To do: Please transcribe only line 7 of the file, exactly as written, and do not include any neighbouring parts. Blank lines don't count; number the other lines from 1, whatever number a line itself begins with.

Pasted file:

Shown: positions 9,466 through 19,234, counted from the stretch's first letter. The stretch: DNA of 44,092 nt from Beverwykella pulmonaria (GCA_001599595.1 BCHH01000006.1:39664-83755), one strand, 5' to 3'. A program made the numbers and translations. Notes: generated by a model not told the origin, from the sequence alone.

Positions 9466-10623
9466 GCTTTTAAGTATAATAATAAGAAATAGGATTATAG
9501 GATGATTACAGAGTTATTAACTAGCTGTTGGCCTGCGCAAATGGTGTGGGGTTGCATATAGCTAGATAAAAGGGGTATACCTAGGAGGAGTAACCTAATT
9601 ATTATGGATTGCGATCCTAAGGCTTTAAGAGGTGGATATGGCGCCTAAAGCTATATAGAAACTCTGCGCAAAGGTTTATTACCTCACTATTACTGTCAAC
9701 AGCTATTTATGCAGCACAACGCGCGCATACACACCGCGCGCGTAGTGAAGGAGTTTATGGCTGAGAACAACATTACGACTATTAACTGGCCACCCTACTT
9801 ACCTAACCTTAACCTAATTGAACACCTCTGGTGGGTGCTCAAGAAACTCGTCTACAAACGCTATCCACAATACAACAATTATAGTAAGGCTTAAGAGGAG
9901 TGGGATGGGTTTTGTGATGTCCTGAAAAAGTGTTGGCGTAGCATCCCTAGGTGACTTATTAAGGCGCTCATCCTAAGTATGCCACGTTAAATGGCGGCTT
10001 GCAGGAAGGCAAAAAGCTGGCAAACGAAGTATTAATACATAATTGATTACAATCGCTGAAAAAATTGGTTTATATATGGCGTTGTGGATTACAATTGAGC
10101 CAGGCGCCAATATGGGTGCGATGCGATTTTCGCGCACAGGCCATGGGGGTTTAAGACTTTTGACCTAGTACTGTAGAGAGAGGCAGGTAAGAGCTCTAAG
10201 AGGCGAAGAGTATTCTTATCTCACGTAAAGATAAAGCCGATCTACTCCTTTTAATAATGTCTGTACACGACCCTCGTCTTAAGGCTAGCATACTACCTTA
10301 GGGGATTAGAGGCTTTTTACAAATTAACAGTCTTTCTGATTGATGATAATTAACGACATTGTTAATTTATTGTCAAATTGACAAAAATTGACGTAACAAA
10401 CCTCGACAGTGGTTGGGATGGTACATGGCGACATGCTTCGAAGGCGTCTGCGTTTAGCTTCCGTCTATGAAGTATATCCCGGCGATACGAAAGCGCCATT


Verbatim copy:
9801 ACCTAACCTTAACCTAATTGAACACCTCTGGTGGGTGCTCAAGAAACTCGTCTACAAACGCTATCCACAATACAACAATTATAGTAAGGCTTAAGAGGAG